J.D. DURKIN : OK, so let's talk about some of the prints this week when it comes to CPI, PPI retail sales. Buzzwords like hotter, cooler, inflationary, these words get thrown around a lot with not very much context. Sarge, combine your experience as a trader and an investor for us. What does what we learned this week actually mean for the average investor watching at home?

STEPHEN GUILFOYLE: All right. What it means is, well, you heard from a lot of the other guys, we saw hotter consumer level inflation, hotter producer level inflation, but largely, only because of outdated shelter data, which really has been, it's inflated the number, but it's going to suppress the number going forward, and energy. Energy was really the big what has changed this summer.

It's what, up? Oil is up, like, 30-something percent since June, I think. So that's really been what's been taking a huge bite out of the consumer's ability to, I guess, to do what they want to do, to Act in a discretionary way with their dollars. And we saw that with the retail sales.

I mean, the numbers at the headline look fine. But once you look into the actual sectors where money is being spent, you find out that it's almost all being spent on gasoline, with maybe a little bit on back to school items, like electronics and clothing, but almost everything was down. I mean, if you look at what I call the "fun index", which is sporting goods, hobbies, books and music, that line was down 1.6% for the month.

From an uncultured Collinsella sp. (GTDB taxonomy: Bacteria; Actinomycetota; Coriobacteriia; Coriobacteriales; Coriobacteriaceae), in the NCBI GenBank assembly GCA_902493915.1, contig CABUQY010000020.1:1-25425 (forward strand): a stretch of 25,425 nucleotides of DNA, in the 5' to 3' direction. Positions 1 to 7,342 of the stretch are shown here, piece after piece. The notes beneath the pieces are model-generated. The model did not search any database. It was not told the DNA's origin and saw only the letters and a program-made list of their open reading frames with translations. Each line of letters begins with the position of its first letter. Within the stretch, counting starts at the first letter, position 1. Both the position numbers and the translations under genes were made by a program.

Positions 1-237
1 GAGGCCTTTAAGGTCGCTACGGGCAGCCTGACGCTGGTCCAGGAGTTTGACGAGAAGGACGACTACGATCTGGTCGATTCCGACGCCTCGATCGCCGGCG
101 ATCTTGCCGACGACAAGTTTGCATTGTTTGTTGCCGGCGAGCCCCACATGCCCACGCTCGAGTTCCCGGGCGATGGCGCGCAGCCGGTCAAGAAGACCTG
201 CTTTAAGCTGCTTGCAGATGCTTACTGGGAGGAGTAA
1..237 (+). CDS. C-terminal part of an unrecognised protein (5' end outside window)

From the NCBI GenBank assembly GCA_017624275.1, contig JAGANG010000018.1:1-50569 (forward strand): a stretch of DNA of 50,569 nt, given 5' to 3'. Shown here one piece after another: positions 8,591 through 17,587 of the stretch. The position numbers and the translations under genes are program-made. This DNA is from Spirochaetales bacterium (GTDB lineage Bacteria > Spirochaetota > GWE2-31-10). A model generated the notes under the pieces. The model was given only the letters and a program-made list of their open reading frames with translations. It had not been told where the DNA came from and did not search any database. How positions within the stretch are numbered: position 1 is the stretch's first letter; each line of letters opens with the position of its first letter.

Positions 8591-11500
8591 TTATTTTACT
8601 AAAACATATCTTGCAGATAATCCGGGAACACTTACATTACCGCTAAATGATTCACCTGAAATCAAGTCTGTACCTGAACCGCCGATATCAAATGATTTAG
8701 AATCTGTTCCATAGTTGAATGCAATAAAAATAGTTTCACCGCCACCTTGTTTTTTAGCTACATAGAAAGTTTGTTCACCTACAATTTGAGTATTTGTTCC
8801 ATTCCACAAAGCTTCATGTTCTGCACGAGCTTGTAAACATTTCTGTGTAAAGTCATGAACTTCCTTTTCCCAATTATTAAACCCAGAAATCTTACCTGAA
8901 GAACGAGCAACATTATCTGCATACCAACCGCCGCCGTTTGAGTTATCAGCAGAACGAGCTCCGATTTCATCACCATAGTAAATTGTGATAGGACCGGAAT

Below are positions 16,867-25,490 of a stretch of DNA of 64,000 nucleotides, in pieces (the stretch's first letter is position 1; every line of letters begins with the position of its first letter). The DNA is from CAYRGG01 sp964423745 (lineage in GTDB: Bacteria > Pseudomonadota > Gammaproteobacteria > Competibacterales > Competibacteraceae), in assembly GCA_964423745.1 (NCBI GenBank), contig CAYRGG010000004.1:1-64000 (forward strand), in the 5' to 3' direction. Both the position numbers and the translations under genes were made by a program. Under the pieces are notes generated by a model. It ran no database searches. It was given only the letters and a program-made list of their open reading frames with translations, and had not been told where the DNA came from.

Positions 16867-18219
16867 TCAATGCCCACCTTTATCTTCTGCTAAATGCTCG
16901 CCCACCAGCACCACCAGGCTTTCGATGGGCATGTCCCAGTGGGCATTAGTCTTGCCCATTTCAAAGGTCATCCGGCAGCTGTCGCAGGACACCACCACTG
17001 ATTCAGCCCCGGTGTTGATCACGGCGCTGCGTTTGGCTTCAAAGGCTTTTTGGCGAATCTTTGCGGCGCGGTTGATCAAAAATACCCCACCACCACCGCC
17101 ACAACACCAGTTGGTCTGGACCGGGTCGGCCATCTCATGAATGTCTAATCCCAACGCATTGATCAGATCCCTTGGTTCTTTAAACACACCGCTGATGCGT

So basically, people are not spending money on anything they like, they're spending money on what they have to buy. So it was really, I think, a poor month for retail sales. Going forward, I think what Jerome Powell is going to have to do next week-- We know that the Fed is not going to change rates next week.

I think they priced it at a 97% probability that there'll be no change at all. But he's going to have to open up optionality, open up flexibility, which means he's going to have to be hawkish when he speaks. Or maybe within the dot plot or in the economic projections, they're going to have to send a somewhat hawkish message. Because right now, Fed futures markets, although they do have that November hike, the potential for November hike back up to maybe 41, 42%, yesterday during the afternoon, it fell from 41% to 32%.

That's why you got a rally yesterday. It's being erased right now. We need to see that, I think, closer to a 50/50 chance moving through October towards November after they do not hike in September. Because I think the Fed right now feels like they're being put into a corner and they're not going to be able to act if they need to without surprising the market. I think they'd much rather be able to act when and if they need to without causing a big brouhaha.